'Intrepid' - A Tale of Two Locos

Part of shiftingsands.fotopic.revisited

Based on material posted to www.shiftingsands.fotopic.net and updated through to 11th January 2008

Regular readers of this site will be familiar with my first O-9 loco, a combination of Dapol railbus and Drewery shunter kit parts on a Bachmann US chassis. This was always a little on the small side compared to my later locos and had recently been sidelined as it needed a very different touch on the controller than the other power units.

In the summer of 2007 I rebuilt the loco on an Atlas chassis and incorporated an underframe below the existing body, adding about 3.5mm to the height of the loco. The new underframe is seen here at an early stage:


A head on view, the new buffer beams are attached to the loco frame, rather than the bogies as before:


A side on view of the rebuilt loco, which was actually further modified before painting:


I'm often asked how I built the model, and as I didn't take step by step photos at that time, I have taken the opportunity to do so whilst building a second loco to the same design, but incorporating the revised underframe style. This actually sits on the original Bachmann power unit! Rather than have a class of two, this second model is destined to become a version of the same loco in an earlier time-frame to the SMR example.

Sides, ends and roof reassembled from Dapol components with a little bit of scratchbuilding:


With one end attached to each side, a dry run of assembly was made:


The bodyshell assembled and filled:


The next stage was to add the underframe shape and sort out chassis fixing:


A quick comparison with the original to check all is well:


Door, roof and front end detail is added:


The bufferbeams have an overlay of 10 thou plasticard bent to shape. The lights on the cab ends are Peco track pins and a turned 4mm scale wagon buffer head:


The other end of the loco. Roof detail is largely from the scrap box:


The shell is seen in primer, at the gap finding and filling stage:



The underframe and roof were masked off and the dark green sprayed from an acrylic car aerosol:


Buffer beams and roof were hand painted using enamel paints:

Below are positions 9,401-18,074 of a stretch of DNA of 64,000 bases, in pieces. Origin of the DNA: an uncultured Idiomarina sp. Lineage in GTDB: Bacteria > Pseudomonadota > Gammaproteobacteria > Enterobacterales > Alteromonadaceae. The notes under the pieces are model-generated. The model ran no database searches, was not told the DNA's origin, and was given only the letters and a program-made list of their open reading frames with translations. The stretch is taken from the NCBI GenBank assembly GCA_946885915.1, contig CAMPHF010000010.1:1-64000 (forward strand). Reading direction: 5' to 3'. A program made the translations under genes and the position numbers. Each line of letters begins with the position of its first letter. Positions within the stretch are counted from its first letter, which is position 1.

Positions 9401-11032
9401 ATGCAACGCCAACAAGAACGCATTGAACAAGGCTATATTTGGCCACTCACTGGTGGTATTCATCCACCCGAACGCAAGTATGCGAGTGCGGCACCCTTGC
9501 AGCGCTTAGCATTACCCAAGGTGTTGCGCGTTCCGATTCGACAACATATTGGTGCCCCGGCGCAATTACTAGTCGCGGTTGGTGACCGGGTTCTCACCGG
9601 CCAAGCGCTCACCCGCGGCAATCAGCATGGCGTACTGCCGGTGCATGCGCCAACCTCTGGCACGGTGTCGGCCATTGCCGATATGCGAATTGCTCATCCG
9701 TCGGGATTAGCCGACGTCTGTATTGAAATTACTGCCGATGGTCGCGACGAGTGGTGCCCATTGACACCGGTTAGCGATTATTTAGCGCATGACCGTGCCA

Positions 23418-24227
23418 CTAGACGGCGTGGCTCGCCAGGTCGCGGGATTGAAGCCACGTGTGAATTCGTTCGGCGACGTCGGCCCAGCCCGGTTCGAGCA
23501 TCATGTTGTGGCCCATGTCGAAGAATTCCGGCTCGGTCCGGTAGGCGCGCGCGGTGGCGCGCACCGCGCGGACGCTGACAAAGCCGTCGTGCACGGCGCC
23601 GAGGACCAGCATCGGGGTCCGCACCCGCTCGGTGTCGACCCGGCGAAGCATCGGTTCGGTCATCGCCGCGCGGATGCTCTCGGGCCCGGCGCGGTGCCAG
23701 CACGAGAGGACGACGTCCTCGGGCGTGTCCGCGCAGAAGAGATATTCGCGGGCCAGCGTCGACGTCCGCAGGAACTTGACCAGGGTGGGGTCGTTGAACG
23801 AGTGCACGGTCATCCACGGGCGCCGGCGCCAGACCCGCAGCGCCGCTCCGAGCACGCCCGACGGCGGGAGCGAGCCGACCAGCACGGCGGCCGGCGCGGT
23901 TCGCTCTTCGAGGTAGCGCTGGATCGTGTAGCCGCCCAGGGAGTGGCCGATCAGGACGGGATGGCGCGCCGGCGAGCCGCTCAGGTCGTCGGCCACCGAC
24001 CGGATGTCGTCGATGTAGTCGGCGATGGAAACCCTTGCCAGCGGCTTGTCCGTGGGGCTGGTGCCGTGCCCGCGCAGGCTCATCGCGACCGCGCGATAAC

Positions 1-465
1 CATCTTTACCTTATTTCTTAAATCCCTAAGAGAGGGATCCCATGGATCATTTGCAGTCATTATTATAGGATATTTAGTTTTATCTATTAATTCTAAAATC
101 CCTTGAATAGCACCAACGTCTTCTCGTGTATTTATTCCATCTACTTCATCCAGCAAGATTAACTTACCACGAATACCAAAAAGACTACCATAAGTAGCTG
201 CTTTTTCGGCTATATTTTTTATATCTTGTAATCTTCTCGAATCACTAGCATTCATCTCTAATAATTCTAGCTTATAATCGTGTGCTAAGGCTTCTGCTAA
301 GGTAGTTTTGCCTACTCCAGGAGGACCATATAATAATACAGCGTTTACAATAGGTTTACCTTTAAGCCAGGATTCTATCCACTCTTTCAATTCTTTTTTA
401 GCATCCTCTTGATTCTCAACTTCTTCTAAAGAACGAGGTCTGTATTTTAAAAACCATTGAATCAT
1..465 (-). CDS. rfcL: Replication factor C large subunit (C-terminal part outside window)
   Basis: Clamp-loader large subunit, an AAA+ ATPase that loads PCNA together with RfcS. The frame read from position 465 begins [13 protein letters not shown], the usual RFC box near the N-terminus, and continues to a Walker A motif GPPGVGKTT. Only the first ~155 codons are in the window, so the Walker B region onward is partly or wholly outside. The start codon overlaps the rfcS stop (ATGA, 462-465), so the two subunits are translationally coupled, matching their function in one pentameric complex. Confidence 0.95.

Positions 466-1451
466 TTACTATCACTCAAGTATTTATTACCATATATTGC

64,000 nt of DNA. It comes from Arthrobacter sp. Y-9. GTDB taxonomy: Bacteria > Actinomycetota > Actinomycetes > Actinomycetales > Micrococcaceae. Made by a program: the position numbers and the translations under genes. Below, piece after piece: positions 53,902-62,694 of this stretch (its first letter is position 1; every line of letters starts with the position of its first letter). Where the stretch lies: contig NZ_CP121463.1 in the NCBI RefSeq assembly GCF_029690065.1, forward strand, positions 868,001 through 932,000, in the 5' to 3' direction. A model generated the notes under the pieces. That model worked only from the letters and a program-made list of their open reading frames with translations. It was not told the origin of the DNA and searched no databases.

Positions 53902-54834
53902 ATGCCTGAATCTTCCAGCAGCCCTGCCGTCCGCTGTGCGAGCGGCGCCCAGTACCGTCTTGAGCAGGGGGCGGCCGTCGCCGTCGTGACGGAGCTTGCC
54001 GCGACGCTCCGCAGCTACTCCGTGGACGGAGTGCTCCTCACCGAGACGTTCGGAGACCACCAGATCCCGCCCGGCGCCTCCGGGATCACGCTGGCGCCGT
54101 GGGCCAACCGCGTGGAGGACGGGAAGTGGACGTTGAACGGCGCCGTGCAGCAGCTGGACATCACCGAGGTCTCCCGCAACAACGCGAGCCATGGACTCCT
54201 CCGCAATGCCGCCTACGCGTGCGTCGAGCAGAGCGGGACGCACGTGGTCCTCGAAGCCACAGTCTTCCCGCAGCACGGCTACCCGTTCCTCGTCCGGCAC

'Whisker' transfers are from the original kit, lettering from an old SMS sheet:


Completed, varnished and glazed, with couplers and all details added:


A comparison with the original at Shifting Sands shed:


The various detail differences can be explained by the models being at least 20 years apart in their timeframes!


The story behind what is now the SMR's 'Intrepid' is that it was built for the Crimdon Dene Miniature Railway in the North East, where it will feature in 1970s form on Andrew Blackwell's project. In the 1980s the loco moved to the Somerthorpe Miniature Railway as represented by Shifting Sands, and where it will be seen in 1990s form...

An 'archive' view of the loco on arrival at Shifting Sands from the CDMR:


Postscript:

At Christmas 2010, after a long period of model-making inactivity due to work on the house both taking up my time and the workbench being physically used as storage space, I managed to find some modelling time over a few days to undertake a 'seasonal project'. After much deliberation I decided that I would build myself another Dapol Railbus/Drewery locomotive in O9. This would allow me to place my original loco of this type on static display in it's 'as built' condition (i.e. without the solebar and with the couplers mounted to the bogies). I was also concerned that the paint finish has yellowed somewhat and I wanted to avoid having to repaint it, as it was my first O9 loco.

So work progressed on 'Intrepid' Mk2 following the build above very closely. Chassis is a Bachmann F unit with the bogies modified using Evergreen 2mm channel section:


On this occasion I photographed the glazing for the build, using some of the Dapol parts. I find it easiest to separately fit all three front windows as the conversion requires the middle window to sit differently to the kit as designed, it has to be manipulated to flatten out the angle across it. The top edge has to be removed from the mouldings to sit within the lowered bodyshell:


Using a permanent pen I blacken the edges of the corner windows to reduce the prismatic effect they have, and carry out a similar exercise on the middle window, but only on the edges of the back part, not the window itself. The effect, combined with a coating of Kleer inside and out, is quite dramatic:


As a comparison, here she is completed with the earlier incarnation (left):



What that photo fails to show is just how yellow the enamel varnish of the original model has become over the last 10 or so years, which is certainly a cause for concern for this and other models. The new version uses Citadel acrylic varnish which will hopefully overcome this issue.

O9 Modeller would like to thank Mick Thornton for his help in creating this page.

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